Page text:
Though it has a powerful exhaust and the gases are a potent mixture of hot and pretty destructive materials we can't be blamed for the massive woodland destruction and subsequent blocked roads that have occurred around here. The usual routes are impassable and the everything else is either part blocked up or covered in a carpet of debris and dead foliage. Of course last year at this time we were suffering a foot and more of snow and more slipping and sliding and digging out than I've ever experienced and it was minus 10. Yesterday it was a balmy 11 degrees but the wind still clocked 100mph, that's at least 4000rpm in a Cougar, downhill with a good following breeze.
At home due to this peculiar weather and serial pylon collapse the electricity has disappeared back up it's own corrupted exhaust pipe, so coal, candles and batteries are keeping us going surprisingly well, that's country life for you. I suspect that if the power failure carries on it'll be a drive through breakfast of some sort tomorrow to prepare me for the return to work and a frantic recharging of the soon to be dead mobile devices, perhaps we should also be investing in a small Honda generator to ensure a level of business continuity during these spikes of inconvenient catastrophe,or maybe I should just try wiring the Cougar's lump up to the domestic supply, has this been done?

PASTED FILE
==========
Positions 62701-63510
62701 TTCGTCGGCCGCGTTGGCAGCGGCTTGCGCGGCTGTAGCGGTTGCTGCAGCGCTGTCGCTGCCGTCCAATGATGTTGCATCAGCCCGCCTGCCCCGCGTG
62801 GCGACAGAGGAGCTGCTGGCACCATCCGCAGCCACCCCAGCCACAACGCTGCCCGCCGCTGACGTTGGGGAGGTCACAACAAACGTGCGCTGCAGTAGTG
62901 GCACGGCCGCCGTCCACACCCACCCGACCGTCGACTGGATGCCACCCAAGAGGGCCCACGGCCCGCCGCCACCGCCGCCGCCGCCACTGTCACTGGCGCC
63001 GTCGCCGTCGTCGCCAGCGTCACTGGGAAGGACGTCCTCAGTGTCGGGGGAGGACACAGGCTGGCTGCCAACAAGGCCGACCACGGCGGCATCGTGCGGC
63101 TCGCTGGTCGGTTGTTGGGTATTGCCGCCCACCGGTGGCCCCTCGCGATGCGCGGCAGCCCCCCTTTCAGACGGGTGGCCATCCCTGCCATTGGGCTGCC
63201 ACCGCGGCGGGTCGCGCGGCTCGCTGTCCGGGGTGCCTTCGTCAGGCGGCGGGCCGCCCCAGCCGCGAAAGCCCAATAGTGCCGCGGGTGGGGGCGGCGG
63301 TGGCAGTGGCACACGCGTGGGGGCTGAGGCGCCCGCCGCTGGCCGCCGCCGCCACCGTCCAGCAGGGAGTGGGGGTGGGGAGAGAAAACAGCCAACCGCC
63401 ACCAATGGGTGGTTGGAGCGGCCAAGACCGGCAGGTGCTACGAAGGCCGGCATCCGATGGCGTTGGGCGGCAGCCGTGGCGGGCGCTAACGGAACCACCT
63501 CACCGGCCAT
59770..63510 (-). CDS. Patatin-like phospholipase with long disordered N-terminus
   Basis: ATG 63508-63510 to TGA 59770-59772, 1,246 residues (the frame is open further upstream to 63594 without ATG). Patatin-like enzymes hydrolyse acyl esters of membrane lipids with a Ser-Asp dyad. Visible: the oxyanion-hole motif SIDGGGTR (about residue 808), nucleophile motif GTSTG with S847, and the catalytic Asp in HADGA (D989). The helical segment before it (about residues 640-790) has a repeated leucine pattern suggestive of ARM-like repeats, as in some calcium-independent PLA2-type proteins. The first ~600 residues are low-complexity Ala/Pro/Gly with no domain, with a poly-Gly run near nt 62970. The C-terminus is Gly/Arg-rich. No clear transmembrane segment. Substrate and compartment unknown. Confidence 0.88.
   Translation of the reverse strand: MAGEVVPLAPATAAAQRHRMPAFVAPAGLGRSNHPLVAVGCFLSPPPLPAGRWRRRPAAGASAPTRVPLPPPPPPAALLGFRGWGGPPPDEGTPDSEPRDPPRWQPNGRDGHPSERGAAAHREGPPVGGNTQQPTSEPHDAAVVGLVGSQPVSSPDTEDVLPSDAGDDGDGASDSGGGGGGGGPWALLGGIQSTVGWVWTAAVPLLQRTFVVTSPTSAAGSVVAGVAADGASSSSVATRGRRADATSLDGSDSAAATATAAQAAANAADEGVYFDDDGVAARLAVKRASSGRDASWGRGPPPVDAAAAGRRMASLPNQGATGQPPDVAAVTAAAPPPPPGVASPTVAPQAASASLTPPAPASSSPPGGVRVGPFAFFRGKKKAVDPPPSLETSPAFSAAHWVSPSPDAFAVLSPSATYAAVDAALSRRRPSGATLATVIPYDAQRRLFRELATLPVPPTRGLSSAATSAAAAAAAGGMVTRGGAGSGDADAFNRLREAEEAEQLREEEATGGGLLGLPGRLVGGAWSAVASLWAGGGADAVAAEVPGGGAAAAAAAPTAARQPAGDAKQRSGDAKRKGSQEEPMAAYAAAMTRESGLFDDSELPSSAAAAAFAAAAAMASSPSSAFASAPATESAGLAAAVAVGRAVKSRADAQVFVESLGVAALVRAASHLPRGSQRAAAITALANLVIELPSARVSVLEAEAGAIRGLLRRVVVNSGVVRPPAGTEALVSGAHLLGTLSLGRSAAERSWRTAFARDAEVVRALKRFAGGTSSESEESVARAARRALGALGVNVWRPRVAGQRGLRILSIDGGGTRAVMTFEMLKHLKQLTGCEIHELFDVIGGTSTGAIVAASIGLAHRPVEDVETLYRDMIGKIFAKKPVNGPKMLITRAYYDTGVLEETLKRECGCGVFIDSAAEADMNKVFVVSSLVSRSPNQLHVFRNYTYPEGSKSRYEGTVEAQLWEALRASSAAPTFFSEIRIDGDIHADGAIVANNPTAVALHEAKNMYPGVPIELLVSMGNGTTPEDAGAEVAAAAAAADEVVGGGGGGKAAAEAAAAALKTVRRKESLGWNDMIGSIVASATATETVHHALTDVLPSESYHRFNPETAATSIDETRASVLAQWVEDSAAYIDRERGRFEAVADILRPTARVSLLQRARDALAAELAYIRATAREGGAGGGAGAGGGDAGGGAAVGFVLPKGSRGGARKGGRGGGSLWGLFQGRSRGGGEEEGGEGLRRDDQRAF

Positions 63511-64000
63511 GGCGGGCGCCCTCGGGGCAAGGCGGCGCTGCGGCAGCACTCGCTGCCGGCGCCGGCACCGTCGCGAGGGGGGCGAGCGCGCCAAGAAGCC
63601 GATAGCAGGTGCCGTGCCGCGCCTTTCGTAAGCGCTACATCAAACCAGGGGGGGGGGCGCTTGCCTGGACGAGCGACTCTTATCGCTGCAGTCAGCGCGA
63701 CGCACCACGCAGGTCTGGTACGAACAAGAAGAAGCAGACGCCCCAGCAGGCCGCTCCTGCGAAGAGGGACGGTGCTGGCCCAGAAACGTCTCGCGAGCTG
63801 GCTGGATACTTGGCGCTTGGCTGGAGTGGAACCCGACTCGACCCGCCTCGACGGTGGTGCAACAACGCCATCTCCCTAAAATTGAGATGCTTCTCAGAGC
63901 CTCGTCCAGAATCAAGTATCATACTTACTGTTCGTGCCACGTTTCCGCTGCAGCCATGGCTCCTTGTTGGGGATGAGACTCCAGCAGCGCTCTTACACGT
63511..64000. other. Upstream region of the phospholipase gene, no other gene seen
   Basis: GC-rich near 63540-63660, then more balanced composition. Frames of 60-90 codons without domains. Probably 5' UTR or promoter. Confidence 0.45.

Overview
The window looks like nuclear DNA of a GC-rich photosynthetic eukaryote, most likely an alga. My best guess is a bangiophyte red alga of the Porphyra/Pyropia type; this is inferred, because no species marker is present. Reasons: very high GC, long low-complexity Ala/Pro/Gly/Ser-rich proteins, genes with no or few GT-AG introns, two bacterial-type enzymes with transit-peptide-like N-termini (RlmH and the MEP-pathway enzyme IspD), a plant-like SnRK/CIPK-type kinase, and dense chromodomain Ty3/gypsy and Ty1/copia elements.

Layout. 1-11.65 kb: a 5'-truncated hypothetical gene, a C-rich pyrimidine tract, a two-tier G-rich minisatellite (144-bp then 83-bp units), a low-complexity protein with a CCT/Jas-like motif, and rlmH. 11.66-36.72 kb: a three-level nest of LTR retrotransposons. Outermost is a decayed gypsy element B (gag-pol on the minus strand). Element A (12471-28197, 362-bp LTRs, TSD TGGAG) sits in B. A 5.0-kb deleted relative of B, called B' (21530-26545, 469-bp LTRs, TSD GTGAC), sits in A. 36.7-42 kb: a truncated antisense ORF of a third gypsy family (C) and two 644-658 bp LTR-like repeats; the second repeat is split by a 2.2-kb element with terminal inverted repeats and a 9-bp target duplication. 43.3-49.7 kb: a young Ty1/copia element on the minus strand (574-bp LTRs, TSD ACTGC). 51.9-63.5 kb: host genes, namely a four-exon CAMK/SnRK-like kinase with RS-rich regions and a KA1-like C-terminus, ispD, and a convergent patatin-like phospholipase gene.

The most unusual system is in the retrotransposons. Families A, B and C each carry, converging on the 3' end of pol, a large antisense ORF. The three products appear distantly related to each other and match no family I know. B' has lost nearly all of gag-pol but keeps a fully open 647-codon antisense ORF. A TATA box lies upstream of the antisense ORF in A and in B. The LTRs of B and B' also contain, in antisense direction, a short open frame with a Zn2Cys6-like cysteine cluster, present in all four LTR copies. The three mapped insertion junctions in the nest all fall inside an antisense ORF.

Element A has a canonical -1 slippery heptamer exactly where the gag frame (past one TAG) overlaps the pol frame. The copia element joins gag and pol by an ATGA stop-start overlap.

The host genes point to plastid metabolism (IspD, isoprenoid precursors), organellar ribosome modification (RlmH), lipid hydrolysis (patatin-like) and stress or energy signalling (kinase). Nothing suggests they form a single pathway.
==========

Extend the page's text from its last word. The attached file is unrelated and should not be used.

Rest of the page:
Even in the grip of Hurricane Bawbag II I was able to top up the ever diminishing oil supply, we're on about a strong and imperial pint a week right now but still getting 38.4 mpg. There's life in the greasy old cat yet though I'd not bet on him/her making the planned (2015) cannonball trip to the Arctic Circle via Greece, Poland and Portugal and of course passing over the highest road in Europe at the same time. Nothing like doing Europe the hard way (and this is nothing like ...etc.). The next chapter will most likely be more fiction and less fact but you can never really tell.